The Purple of Life

She told me to hold on to the purple in my life.

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Location: Chicago, United States

I'm a 37-year-old editor and city dweller, wife and mother, moderately liberal and radically optimistic. I would fill my perfect day with a cup of coffee and the Op Ed section, a flea market and the playground, a run along Lake Michigan, a walk through the neighborhood with my son and my greyhound, a Cuban dinner and a bottle of red with my husband, and an evening flight to some European city. I wouldn't be picky about which one.

December 12, 2007

Enough space

I’m not a person who would move to a far-flung suburb in order to buy a huge house. If the choice is between having four bedrooms and being able to walk to the corner store, I’ll take the latter every time. It’s just personal preference, I know, and it isn’t a black-and-white issue: when we bought our condo, we gave up our “hot” neighborhood for a lukewarm one a mile north, simply because we could get more space for our money.

Our home is around 900 square feet. We have one bathroom, two bedrooms (one is a study with a pull-out couch), a living room, and an eat-in kitchen. We have a small deck area that fits our grill and (snugly) two chairs.

But I don’t measure our living space purely by those dimensions. Our building has a laundry room, a party room, and a terrific gym, plus a beautiful common outdoor space. Lake Michigan and sprawling Lincoln Park are a stone’s throw away, with their trees, beaches, bike paths, playgrounds, and open green space. We take advantage of that area regularly, and it feels like our backyard, in a way—one that doesn’t require any maintenance on our part, other than picking up Moose’s deposits with a plastic bag.

I love my neighborhood—the people, their dogs, the architecture, the history, the restaurants and stores. My neighborhood can be friendly and it can be menacing: it’s $450,000 condos alongside boarded-up Section 8 homes; it’s ornately planted public gardens dotted with a cheap vodka bottle or two. It’s people of every color, hailing from the Ukraine and Mexico and Pakistan and Somalia and Vietnam and Wisconsin. Sometimes I feel nervous walking around at night. Sometimes I want to throw my arms wide and embrace my entire block in a huge (albeit awkward) hug. I love city life. I am a city person, and it’s hard to imagine living anywhere else.

Of course, I could segue here into the whole Children Topic—raising kids in the city, the school question, the safety question, the “but they won’t have any place to ride their bikes” question—but I want to talk about space, space for two people and their dog. Because sometimes, yes, our home feels a little too cozy. Our single-girl neighbor talks about how she’s desperate to move to a bigger place; her condo’s the same size as ours. I visit my sister out in the Michigan countryside and find myself lusting after her basement storage room (all those built-in wooden shelves!). John wants to come in the bathroom; I want to be left alone to examine my pores. I want to listen to my Harry Connick Jr. Christmas CD; he wants to play the guitar, loudly. The idea of a dining room—a separate dining room!—makes me swoon, just a little.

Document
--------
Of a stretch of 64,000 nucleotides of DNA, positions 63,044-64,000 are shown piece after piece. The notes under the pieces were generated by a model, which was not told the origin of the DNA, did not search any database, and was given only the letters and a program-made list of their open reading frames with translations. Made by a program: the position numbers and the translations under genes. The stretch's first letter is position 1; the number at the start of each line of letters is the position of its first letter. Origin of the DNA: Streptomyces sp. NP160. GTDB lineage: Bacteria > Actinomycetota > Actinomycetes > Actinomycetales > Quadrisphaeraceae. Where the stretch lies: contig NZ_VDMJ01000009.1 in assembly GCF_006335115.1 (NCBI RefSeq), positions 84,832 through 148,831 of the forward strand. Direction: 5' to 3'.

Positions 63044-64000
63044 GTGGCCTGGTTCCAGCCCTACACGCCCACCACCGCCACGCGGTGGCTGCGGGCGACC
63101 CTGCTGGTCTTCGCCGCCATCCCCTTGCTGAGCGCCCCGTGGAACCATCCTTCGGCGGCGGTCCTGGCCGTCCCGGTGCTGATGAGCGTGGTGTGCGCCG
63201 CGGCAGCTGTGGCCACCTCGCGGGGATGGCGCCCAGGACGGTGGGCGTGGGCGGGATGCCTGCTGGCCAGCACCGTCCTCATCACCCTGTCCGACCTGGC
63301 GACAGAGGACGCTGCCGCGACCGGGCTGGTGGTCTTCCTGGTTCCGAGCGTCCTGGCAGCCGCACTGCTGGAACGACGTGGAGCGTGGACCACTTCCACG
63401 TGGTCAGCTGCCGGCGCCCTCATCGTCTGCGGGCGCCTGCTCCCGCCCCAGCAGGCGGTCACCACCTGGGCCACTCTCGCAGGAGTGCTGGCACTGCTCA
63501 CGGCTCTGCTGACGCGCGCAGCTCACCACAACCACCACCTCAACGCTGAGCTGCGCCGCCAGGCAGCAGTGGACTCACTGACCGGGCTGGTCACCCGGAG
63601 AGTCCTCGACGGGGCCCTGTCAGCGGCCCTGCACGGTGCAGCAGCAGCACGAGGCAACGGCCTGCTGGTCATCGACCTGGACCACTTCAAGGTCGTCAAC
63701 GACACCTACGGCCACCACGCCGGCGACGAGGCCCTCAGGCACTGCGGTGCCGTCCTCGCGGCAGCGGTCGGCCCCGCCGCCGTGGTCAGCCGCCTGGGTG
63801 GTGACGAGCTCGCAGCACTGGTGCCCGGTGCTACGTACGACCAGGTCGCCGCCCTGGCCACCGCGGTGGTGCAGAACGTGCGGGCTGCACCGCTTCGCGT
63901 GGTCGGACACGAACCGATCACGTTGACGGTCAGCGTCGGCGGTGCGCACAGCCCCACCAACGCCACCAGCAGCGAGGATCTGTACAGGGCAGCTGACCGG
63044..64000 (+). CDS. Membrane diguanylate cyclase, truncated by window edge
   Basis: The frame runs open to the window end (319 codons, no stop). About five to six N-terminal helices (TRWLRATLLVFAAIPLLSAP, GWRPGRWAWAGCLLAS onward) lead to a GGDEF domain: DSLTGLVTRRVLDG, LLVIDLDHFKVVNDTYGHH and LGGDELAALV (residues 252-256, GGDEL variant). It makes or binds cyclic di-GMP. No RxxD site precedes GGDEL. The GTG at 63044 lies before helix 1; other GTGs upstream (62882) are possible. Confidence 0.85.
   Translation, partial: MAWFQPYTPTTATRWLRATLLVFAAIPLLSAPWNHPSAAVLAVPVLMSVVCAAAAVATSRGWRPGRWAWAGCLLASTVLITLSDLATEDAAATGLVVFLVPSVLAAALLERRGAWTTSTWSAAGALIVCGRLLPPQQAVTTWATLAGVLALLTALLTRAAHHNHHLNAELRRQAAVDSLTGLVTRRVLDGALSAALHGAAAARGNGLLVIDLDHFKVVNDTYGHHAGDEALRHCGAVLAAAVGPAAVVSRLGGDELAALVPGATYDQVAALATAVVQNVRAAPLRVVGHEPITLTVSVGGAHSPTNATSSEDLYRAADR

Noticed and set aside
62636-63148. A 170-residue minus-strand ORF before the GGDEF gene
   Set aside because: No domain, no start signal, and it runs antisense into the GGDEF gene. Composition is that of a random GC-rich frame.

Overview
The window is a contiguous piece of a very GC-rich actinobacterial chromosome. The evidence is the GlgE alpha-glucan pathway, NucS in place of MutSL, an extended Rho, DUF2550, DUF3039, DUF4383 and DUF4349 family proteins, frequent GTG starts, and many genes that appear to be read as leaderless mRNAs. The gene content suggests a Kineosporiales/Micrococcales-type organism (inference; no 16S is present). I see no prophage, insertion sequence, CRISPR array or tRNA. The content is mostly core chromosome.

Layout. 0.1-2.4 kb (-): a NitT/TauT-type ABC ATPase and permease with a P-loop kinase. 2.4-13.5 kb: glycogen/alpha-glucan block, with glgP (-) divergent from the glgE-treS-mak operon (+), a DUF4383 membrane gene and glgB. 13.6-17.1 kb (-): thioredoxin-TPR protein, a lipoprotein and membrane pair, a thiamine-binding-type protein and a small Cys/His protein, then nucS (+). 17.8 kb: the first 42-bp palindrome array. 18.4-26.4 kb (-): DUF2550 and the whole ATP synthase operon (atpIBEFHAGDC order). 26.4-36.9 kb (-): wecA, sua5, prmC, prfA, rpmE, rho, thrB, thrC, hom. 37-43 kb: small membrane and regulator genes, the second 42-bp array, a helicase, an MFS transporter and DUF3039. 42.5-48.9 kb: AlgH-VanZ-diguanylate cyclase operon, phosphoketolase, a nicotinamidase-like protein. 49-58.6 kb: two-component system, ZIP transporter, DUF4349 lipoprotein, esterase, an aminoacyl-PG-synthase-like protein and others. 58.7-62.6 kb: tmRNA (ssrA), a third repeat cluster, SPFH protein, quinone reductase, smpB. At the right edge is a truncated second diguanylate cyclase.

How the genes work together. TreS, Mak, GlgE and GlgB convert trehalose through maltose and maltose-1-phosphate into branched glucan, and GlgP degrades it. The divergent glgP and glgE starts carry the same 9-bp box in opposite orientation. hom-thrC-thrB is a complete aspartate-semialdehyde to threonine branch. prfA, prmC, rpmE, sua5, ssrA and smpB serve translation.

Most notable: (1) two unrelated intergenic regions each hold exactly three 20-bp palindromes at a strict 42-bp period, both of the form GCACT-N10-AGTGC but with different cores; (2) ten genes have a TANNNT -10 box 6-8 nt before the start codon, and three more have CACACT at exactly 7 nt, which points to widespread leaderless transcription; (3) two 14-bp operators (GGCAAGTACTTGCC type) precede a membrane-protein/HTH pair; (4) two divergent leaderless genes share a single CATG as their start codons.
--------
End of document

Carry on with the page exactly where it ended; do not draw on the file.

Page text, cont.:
It’s easy to wish for more space, especially when we could easily have it (although the current housing market may have something to say about that). But do we need it? We have dear neighbors, a successful couple who own a four-bedroom, two-floor townhouse. It’s beautiful, but do they need it? I think of maintaining and furnishing and paying to heat and cool all that space, and it starts to seem a little wasteful.

In August, two Dutch friends of ours spent a few days with us during their three-week travels around the States. Kemal and Andrea are in their late 20s. They both have master’s degrees, they’re well traveled, and they live in Amsterdam, in a tiny studio in a great part of the city. And they simply could not get over the size of our place. “It’s huge!!” they exclaimed when they walked in. “You could raise children here!” When we protested that we could do no such thing, they laughed—kindly—and made a little comment about Americans and their space.

For some reason, that exchange has stuck with me. I think about those old New York tenements with two families crammed into one apartment. I think of middle-class European couples happily sharing a studio. I walk from room to room in our home, I stop to talk with a random neighbor while strolling with Moose, I fill my eyes with the big blue expanse of Lake Michigan whenever I want. It’s enough.